Romney's gay agenda

New revelations about his pandering to the anti-gay right as Mass. governor could be a glimpse of what’s ahead

Published June 12, 2012 8:28PM (EDT)

Mitt Romney        (AP/Evan Vucci)
Mitt Romney (AP/Evan Vucci)

A Boston Globe report today reveals that Mitt Romney’s gubernatorial administration in 2006 quashed the publication of an anti-bullying guide for schools on the grounds that it included the words “bisexual” and “transgendered.”

As Murray Waas and Christopher Rowland note in their story, this was one of several actions that Romney took late in his term that aligned him with the culturally conservative religious voters who hold sway in national Republican politics. He also picked a fight with the Governor’s Commission on Gay and Lesbian Youth over its budget and a parade it organized and used his line item veto power to cancel out funding for counseling for LGBT violence victims.

This was consistent with Romney’s broader self-reinvention in 2005 and 2006, as he aggressively sought to distance himself from an array of moderate-to-liberal positions and actions he’d taken during his years in Massachusetts politics. The sudden hard-line posture on gay issues, for instance, was a far cry from the way Romney presented himself during his 1994 Senate race, when he vowed to do more for gay rights than Ted Kennedy, and in 2002, when he saw a gay pride event as an opportunity to pick up votes.

His transformation extended to other areas, as well, with Romney reversing himself on abortion, issuing an executive order to authorize state troopers to assist in rounding up illegal immigrants, and spending hundreds of days outside the state, often to deliver speeches ridiculing Massachusetts to Republican audiences elsewhere.

It all reeked of political posturing and calculation, so much that it probably kept a fair number of conservatives seeking a “pure” alternative to John McCain from siding with him in ’08. But in the long run, it seems to have worked out for Romney. By this year, enough time had lapsed that Republicans were willing – however reluctantly – to make him their nominee, even as the memory of his Massachusetts past has fed a popular belief that Romney is a secretly reasonable politician. This perception is invaluable to Romney now, as Democrats remind general election voters of all of the unsettling positions Romney staked out during his pursuit of the GOP nomination. If the public concludes Romney was simply faking it in order to win, they’ll probably be less worried about kicking out Barack Obama and handing him the keys.

The counter to this, of course, is that Romney will be just as beholden to the GOP’s conservative base as president as he was as a primary candidate – that the threat of an intraparty revolt will hover over every decision he makes, giving him no choice but to adhere to the course that the right sets. Think of the powerlessness that Speaker John Boehner now has with House Republicans; that’s probably the legislative equivalent of a Romney presidency.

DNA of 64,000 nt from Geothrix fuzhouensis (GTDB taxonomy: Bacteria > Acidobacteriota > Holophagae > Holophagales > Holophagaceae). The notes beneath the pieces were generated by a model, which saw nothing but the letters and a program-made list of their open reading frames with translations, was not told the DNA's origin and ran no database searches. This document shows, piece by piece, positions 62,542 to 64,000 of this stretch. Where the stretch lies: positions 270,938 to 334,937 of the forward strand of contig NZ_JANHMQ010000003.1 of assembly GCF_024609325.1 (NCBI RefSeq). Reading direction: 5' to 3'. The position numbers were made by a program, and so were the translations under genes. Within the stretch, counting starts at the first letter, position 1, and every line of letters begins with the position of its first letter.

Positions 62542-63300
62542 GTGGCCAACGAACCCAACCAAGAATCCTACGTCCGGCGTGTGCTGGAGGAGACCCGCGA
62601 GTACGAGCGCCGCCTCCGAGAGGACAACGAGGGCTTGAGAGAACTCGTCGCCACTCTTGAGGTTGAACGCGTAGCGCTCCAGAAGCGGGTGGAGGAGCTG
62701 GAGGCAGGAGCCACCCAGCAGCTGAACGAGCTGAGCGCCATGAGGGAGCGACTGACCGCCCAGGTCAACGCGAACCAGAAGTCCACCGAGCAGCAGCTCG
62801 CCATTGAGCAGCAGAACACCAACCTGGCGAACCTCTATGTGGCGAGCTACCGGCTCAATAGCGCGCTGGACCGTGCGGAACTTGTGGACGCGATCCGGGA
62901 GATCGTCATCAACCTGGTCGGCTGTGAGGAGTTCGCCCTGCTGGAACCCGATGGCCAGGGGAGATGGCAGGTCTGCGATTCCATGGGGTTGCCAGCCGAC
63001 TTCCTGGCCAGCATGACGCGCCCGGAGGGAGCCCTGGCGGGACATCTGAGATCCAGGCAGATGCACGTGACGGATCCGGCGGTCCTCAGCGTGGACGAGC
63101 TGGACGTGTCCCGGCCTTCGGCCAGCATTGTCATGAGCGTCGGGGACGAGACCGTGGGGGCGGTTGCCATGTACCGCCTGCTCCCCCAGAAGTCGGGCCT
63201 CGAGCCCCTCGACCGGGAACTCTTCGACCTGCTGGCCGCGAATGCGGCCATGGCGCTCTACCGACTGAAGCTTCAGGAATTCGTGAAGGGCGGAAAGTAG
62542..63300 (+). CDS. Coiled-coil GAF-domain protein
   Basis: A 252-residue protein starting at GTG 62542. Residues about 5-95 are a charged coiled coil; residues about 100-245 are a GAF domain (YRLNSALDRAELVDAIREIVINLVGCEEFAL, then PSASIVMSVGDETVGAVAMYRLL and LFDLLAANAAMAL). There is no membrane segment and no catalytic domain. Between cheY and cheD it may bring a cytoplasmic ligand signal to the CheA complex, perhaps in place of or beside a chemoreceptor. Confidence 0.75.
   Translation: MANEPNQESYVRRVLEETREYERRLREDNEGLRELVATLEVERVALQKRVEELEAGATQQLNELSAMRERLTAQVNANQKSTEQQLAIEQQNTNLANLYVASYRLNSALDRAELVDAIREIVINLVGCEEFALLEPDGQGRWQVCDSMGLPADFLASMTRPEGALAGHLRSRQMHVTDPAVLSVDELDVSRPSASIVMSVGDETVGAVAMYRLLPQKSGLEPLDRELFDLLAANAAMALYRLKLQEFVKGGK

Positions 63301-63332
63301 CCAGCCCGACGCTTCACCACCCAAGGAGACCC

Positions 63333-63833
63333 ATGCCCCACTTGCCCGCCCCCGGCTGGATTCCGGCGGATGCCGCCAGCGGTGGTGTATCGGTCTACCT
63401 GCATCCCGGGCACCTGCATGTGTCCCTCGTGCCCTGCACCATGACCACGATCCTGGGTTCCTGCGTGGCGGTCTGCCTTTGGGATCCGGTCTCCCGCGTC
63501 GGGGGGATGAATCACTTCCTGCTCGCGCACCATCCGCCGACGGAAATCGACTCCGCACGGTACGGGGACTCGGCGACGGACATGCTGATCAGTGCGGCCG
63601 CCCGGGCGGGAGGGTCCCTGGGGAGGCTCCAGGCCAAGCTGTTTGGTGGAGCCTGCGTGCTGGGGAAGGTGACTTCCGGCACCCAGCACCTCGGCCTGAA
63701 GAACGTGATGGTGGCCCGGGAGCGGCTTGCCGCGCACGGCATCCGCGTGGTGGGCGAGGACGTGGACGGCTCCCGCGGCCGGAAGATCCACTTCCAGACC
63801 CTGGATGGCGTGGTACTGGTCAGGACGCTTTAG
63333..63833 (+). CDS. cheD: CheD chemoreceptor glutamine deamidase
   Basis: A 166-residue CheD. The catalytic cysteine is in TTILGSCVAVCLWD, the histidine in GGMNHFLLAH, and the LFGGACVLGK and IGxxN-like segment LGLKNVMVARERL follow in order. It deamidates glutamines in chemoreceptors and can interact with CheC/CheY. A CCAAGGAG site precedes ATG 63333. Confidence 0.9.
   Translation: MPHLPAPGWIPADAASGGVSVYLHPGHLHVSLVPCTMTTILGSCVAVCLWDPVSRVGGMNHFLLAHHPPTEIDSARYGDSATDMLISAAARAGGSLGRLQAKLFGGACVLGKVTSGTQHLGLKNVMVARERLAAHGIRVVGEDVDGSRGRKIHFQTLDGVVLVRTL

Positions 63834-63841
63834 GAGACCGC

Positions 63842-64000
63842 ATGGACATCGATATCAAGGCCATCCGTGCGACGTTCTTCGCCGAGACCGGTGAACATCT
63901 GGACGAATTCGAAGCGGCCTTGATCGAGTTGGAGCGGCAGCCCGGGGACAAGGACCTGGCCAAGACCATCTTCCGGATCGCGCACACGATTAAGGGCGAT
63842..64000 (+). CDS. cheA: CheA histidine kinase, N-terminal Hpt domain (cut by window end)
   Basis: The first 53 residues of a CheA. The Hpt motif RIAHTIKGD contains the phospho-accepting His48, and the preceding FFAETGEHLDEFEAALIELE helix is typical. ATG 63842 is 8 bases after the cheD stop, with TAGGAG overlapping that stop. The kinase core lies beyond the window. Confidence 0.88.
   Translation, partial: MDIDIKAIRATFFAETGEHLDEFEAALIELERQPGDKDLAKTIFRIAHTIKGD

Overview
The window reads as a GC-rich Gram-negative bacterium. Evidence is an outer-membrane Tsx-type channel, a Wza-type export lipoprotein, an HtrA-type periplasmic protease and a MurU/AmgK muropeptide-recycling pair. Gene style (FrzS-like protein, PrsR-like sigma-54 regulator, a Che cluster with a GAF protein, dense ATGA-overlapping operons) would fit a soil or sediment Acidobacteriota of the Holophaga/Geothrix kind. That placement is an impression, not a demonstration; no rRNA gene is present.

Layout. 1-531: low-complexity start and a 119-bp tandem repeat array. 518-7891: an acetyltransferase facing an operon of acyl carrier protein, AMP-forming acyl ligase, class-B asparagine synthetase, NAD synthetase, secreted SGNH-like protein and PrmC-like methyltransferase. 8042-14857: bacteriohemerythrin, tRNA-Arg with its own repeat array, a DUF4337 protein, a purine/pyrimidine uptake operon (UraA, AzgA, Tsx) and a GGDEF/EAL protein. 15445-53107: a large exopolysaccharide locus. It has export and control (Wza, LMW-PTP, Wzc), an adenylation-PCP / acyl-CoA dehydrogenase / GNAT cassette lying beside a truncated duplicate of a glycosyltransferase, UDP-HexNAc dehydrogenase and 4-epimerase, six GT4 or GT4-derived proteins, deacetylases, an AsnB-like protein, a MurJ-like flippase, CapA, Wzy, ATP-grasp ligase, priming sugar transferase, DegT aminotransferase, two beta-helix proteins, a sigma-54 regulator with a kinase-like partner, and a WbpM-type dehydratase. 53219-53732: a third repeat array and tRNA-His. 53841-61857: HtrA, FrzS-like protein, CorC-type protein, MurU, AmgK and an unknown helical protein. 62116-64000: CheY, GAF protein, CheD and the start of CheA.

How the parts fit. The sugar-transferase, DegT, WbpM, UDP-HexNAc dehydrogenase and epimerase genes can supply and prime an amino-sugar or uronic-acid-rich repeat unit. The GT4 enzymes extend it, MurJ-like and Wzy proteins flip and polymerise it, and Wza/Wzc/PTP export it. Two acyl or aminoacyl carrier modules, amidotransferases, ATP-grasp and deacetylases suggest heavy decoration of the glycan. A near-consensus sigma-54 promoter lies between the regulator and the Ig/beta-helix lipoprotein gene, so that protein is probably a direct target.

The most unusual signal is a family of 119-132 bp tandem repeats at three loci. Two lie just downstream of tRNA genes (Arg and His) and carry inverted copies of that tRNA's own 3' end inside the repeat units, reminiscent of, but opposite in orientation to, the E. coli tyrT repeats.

If this is the case, then Romney will be left to keep his secret reasonableness a secret for as long as he’s president -- if his secret reasonableness even exists, that is. Gay rights is a good example of this. The positions that Romney staked out in ’94 and ’02 put him in sync with the Massachusetts electorate, but what Mitt Romney the man actually thinks about gay issues is anyone’s guess. Maybe he was faking it early in his political career, or maybe he’s been faking it these past few years. Or maybe he doesn’t really have any opinions at all.  As a Republican president at the mercy of congressional Republicans, though, it’s not hard to see how he’d approach the issue. Their agenda would be his agenda.

Would that mean reinstating “don’t ask, don’t tell”? Probably not. For one thing, Romney has indicated – very hesitantly – that he’d prefer not to go down that road, presumably because it would be an unpopular move outside the GOP base. But even if the GOP base insisted on it, Romney would probably be saved by the Senate, since five Republican senators voted to end DADT in 2010; so if a reinstatement bill cleared the House in 2013, even a Republican-controlled Senate probably wouldn’t pass it. But beyond that, any legislation that would advance legal protections for gays and lesbians, like the Employment Non-Discrimination Act, would be a nonstarter, and Romney would face pressure from conservatives to use his Justice Department to fight their culture war, and presumably he’d comply. The price of not doing so would be too high.

By Steve Kornacki

Steve Kornacki is an MSNBC host and political correspondent. Previously, he hosted “Up with Steve Kornacki” on Saturday and Sunday 8-10 a.m. ET and was a co-host on MSNBC’s ensemble show “The Cycle.” He has written for the New York Observer, covered Congress for Roll Call, and was the politics editor for Salon. His book, which focuses on the political history of the 1990s, is due out in 2017.

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